Community groups now lead climate change fight

Members of Homa Bay Civil Society Network during a demonstration in Homa Bay town. [James Omoro, Standard]

Half of Kenya's 47 counties will continue to benefit from a programme that empowers all members of communities to deal with the impacts of climate change.

The Voices for Just Climate Action (VCA), implemented in Kenya in 2021, brings together global and local voices by collaborating with grassroots organisations representing women, youth, people living with disabilities, indigenous people, urban poor, and digital activists.

The programme is implemented by Akina Mama wa Afrika (AMwA), Fundación Avina, Slum Dwellers International (SDI), and SouthSouthNorth (SSN), in collaboration with Hivos and WWF-Netherlands, under the Dutch Ministry of Foreign Affairs' five-year strategic partnership: "Power of Voices," scheduled to conclude in 2025.

The counties benefitting from the programme include Bomet, Homa Bay, Kajiado, Kilifi, Kisumu, Kwale, Lamu, Makueni, Marsabit, Nakuru, Nairobi, Narok, Siaya, Turkana, Mombasa, Kwale, Kajiado, Samburu, Kakamega, Marsabit, Garissa, and Wajir.

During a presentation on "Climate Justice and Democratisation of Decision-Making" at COP28 in Dubai, Josh Ogada from South South North (SSN) said the programme has proven successful as it targets all members of the community.

To showcase the efficacy of locally-based climate solutions, VCA Kenya, in partnership with Muungano Wa Wanavijiji and supported by SDI, issued a call for applications for innovative urban climate solutions in informal settlements in Nairobi, Nakuru, and Kisumu counties.

Sh50,000 - Sh100,000 financing

A total of 107 successful groups from Kisumu, Nairobi, and Nakuru counties received financial support ranging from Sh50,000 to Sh100,000. This not only boosted the implementation of the solutions but also increased the institutional capacity and visibility of these informal groups.

For instance, the 'United Waste Management Youth Initiative in Kisumu,' one of the supported groups, managed to secure additional funding provided by the county government to scale up their initiatives further.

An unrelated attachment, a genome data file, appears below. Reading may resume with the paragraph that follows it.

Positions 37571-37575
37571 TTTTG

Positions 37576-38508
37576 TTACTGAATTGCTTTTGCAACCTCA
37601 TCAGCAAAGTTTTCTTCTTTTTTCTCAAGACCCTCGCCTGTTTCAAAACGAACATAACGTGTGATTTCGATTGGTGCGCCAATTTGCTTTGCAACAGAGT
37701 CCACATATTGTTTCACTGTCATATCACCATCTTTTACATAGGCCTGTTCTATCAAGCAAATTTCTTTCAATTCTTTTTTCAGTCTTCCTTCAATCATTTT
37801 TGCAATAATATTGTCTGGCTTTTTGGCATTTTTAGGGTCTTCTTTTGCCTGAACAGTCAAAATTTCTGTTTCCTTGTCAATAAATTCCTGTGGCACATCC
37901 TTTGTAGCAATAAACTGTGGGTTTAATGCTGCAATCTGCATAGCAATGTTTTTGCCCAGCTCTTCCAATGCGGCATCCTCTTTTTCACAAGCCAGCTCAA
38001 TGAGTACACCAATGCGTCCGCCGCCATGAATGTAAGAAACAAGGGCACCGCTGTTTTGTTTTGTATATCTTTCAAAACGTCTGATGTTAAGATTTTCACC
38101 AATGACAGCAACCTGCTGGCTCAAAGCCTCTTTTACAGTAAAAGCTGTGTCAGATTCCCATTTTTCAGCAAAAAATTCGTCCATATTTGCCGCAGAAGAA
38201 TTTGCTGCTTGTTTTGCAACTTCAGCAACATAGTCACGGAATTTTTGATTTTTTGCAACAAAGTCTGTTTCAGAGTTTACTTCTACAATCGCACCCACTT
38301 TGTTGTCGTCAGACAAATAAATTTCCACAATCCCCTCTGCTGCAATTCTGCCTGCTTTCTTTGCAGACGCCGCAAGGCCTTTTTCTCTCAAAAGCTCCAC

“VCA has made it easier for us to work with county climate change departments to bring money to the grassroots. In Homa Bay, we have assisted the county government in setting up laws that allow our members to access government funds like Financing Locally-Led Climate Action (FLLoCA) from the World Bank,” said Daniel Asher of Cuts International.

Still in Homa Bay, another success story emerges, highlighting the positive impact of climate change coping and adaptation strategies among young women in the Rusinga and Mfangano project through the County Climate Act 2021.

The national government's development of the ward climate change planning committee saw two women, fronted and trained by Women's Empowerment Link (WEL), taking leadership roles.

Rose M’Kauta of the Murongo Women Group from Mfangano and Victorine Atieno from Rusinga, representing the Daughters of Zion Women Group, are now members of the nine-person committee tasked with addressing ward-based challenges brought about by climate change.

“In the past, we would not have dreamt of ourselves in such committees. But through WEL, our voices were equally heard,” Atieno said.

The Siaya Muungano Network, which brings together 20 women groups, has also benefitted from the VCA programme.

The women, hailing from Gem, Ugunja, and Alego Usonga sub-counties, are leading the way in ensuring their families have enough to eat. The surplus can be sold for a few coins, contributing to their financial independence.

The 500 women from the 20 groups have returned to traditional African crops after maize, a staple crop in Kenya, started failing in the region due to the effects of climate change. They are now cultivating crops such as cassava, sweet potatoes, sorghum, finger millet, and local vegetables like black nightshade that are drought-resistant.